School district budget roller coaster

By on May 4, 2016

Tax increase on the table, but not definite

A lot can happen between now and final approval in June

With the final 2016-17 Warwick School District budget set to be voted on in June, business manager Nathan Wertsch updated the school board at the May 3 committee of the whole meeting.

As it stands now, budget expenses for 2016-17 are being projected at $71,253,678, while revenue is at $67,755,851. That leaves a possible budget deficit of $3,497,827. The school district has a fund balance of $10,846,994, which could be used to cover the deficit, leaving a fund balance of $7,349,167.

“While the proposed final budget shows a current deficit of $3.5 million, I fully expect that number to be materially less between now and the final adopted budget. The district has a number of viable options that we are exploring at this time,” Wertsch said.

Some of that hinges on the state budget, which Wertsch referred to as a roller coaster, which in turn creates a local roller coaster.

“Governor Wolf has requested a $200 million increase in his 2016-17 budget, to be distributed by the Fair Funding Formula,” said Wertsch, adding that could be favorable to the Warwick School District.

In Wolf’s method versus the Basic Education Funding Commission, the “winners” in Pennsylvania are mostly in more urban areas, such as Philadelphia, Coatesville and Bethlehem. In Lancaster County, only Columbia is a “winner.” Warwick School District would not benefit, nor would most of the other school districts in the county.

Reduced enrollment is a trend in the Warwick School District, which was first noticed in the elementary grades, and is now filtering into the secondary grades.

“Since the start of the 2015-16 school year, our enrollment has declined by 42 students,” Wertsch said. “We anticipate enrollment to continue to decline.”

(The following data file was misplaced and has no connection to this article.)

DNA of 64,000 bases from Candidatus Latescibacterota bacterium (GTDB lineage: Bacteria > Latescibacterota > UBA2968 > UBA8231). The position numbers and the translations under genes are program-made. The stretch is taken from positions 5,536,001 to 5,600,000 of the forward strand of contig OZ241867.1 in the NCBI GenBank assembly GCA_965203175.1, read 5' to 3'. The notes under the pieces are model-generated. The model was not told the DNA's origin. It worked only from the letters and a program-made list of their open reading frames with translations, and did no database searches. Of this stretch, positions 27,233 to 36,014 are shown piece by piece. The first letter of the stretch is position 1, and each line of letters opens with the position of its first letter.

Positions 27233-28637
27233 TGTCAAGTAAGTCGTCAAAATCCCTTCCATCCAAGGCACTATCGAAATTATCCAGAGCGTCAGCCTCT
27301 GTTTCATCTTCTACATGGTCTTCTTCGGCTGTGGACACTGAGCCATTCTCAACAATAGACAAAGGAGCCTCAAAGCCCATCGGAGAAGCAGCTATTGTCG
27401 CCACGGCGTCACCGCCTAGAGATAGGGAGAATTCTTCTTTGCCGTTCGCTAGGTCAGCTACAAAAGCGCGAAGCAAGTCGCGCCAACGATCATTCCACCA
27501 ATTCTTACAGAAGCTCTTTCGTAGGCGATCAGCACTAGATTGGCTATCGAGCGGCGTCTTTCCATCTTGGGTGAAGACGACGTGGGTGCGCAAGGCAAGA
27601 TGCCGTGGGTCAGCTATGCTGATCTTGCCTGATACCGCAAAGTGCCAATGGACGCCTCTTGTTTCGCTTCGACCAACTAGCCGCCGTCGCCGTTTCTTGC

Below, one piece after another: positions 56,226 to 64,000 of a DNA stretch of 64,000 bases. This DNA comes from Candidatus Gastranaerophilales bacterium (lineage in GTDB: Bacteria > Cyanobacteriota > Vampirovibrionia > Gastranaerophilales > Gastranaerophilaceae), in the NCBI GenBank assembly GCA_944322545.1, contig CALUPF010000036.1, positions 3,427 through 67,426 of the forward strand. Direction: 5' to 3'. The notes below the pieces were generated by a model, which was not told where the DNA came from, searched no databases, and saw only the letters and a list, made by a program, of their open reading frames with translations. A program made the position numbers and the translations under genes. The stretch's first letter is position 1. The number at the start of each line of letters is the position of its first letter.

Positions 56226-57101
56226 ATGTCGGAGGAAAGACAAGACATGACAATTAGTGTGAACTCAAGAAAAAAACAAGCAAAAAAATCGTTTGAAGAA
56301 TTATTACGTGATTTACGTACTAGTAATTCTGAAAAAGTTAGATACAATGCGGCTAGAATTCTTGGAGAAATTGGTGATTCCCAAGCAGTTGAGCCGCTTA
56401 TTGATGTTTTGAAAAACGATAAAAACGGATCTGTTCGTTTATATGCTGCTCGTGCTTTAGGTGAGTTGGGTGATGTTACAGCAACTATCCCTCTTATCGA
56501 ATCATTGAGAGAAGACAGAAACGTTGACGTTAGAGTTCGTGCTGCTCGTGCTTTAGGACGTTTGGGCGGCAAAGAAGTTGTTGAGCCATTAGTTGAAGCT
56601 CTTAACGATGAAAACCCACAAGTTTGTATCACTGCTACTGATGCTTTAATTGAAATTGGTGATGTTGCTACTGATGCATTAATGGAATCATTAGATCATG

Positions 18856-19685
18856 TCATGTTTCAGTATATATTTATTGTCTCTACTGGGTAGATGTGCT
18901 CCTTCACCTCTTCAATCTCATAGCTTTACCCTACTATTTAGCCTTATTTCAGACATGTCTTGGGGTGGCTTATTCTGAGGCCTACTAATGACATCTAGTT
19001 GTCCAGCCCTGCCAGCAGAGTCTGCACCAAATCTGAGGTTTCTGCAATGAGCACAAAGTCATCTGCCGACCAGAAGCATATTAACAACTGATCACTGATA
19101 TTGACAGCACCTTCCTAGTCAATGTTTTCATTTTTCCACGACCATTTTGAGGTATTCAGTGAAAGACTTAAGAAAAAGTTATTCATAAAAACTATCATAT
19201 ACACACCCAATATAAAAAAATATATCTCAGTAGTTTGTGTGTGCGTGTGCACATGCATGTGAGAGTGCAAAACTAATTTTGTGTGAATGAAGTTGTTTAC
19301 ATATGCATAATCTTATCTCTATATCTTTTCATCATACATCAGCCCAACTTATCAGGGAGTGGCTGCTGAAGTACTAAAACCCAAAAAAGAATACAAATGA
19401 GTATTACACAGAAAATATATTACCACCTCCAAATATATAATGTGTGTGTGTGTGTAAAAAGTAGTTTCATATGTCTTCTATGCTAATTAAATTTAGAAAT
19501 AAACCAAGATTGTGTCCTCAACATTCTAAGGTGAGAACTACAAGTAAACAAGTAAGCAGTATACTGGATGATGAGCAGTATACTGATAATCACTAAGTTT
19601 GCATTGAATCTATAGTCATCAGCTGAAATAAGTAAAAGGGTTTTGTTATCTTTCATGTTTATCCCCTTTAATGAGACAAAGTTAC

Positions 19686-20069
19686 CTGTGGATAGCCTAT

Enrollment in 2007 was 4,739. In 2016, it has dropped to 4,180, which represents a decline of 559 students in nine years.

Pupil spending trends have shown an increase of eight percent, with $14,975 spent on each student. That puts pupil spending on a mid-range, with some school districts spending as much as $17,625 and others as little as $12,679.

Warwick School District taxpayers had a 0.592 millage rate increase last year. For the 2016-17 school year, they are looking at a 20.1627 millage rate.

“The proposed final budget includes a tax increase within our 2.9 percent index,” Wertsch said. “The median assessed value of a home in our district is $146,600, which would mean a tax increase of $85.72.”

A few budget considerations include the possibility of real estate tax revenue getting a boost from community housing and building projects, state funding revenue, bond refinancing, and exploring health insurance plan design changes.

“The district does still have funds committed for the PSERS (Public School Employees’ Retirement System) rate stabilization, as well as the projected operating deficit, so those will be utilized to mitigate the exposure next year,” Wertsch explained. “Any remaining deficit will be able to be covered by the fund balance.”

He added, “It’s because of all of these moving pieces that I fully expect the final budget to be materially different from the proposed final budget.”

The proposed final budget will be presented for approval at the May 17 school board meeting, with notice to adopt the final budget no later than June 11. The final budget will then be presented for adoption at the June 21 board meeting.

Laura Knowles is a freelance reporter who covers the Warwick School Board beat for the Record Express. She welcomes reader feedback at

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